The Equal Employment Opportunity Commission (the EEOC) has just filed its first class action Genetic Information Nondiscrimination Act (GINA) lawsuit against a New York nursing home.
GINA is a recently enacted federal law that prohibits an employer from requesting, requiring or purchasing an individual’s genetic information or that of the individual’s family members. GINA was enacted in 2008, and became effective November 21, 2009.
If you have questions about the Act, or believe that your employer may have improperly requested or obtaining information concerning your genetic make-up, it is important to speak to dedicated Georgia genetic information nondiscrimination act attorney right away.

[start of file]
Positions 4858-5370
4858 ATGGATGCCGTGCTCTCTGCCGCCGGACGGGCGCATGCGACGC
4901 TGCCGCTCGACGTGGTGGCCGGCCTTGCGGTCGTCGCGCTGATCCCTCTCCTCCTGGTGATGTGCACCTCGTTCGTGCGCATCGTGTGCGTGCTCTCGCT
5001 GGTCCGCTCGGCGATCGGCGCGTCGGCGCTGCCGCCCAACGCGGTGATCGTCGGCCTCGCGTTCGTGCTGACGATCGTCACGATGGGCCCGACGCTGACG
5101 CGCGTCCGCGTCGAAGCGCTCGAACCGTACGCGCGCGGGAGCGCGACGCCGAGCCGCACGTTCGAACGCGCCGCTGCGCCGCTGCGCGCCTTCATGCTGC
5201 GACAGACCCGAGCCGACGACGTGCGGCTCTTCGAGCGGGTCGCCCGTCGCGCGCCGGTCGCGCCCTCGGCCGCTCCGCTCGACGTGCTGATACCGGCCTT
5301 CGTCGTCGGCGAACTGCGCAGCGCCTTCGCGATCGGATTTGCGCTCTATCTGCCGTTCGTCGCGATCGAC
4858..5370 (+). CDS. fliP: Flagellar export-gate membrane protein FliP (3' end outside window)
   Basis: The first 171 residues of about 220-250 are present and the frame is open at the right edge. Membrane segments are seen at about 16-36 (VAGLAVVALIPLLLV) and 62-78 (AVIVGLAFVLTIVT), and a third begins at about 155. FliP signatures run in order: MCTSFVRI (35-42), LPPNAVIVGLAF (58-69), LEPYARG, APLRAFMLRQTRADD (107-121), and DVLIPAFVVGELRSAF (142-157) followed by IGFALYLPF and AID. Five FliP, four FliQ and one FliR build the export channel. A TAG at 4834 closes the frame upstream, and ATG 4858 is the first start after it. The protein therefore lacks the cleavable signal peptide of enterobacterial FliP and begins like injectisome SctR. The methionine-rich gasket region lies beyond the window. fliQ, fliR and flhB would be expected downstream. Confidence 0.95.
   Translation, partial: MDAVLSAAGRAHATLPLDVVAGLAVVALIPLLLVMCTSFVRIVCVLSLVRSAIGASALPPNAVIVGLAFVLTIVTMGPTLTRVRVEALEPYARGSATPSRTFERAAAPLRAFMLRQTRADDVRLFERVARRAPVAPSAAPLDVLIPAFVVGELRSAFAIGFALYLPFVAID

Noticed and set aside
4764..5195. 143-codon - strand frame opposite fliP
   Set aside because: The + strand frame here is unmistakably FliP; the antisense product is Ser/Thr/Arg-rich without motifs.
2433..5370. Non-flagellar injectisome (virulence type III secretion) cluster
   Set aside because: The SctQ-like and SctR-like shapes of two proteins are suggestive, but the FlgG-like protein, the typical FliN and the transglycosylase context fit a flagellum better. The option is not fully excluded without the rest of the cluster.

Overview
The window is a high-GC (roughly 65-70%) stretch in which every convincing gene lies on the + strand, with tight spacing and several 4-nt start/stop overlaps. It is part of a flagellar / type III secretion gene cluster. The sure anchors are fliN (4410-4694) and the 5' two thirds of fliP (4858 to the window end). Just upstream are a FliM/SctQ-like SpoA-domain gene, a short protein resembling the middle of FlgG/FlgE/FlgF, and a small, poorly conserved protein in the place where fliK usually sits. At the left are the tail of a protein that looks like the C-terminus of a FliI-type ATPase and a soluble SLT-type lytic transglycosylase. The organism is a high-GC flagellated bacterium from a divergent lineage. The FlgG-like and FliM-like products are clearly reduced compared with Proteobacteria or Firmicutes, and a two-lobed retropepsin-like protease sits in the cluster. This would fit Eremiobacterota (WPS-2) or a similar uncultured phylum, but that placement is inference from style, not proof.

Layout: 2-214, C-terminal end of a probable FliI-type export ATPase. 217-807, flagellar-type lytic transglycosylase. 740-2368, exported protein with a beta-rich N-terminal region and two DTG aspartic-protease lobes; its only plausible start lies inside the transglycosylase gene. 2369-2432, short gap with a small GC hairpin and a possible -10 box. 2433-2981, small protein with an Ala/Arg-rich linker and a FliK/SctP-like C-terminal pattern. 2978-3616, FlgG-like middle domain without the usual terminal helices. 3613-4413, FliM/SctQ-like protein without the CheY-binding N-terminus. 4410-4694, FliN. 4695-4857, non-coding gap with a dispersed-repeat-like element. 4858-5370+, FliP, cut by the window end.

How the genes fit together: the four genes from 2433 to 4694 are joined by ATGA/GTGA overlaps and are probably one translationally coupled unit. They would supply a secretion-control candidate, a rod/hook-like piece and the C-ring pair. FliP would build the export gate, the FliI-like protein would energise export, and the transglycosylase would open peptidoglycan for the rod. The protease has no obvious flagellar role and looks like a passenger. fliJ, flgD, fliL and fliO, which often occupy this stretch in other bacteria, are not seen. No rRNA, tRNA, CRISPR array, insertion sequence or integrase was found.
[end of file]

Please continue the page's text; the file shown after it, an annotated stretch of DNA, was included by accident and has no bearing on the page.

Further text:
The purpose of GINA is to protect individuals’ employment rights by barring employers from using workers genetic information when making hiring, firing, placement or promotion decisions.
In the recent class action GINA lawsuit, EEOC v. Founders Pavilion Inc., the EEOC alleged that a nursing home violated the Act by asking prospective and current employees for family medical histories during both pre-employment medical exams as well as annual physicals.
Recently, an Oklahoma GINA lawsuit was settled involving a company that allegedly wrongfully denied a temporary worker a permanent job after it required her to fill out a questionnaire detailing her family’s medical history. The questionnaire specifically asked, “whether any family member had one or more separately listed “disorders,” including heart disease, hypertension, cancer, tuberculosis, diabetes, arthritis, and mental illness.” GINA was enacted specifically to prohibit these types of questions.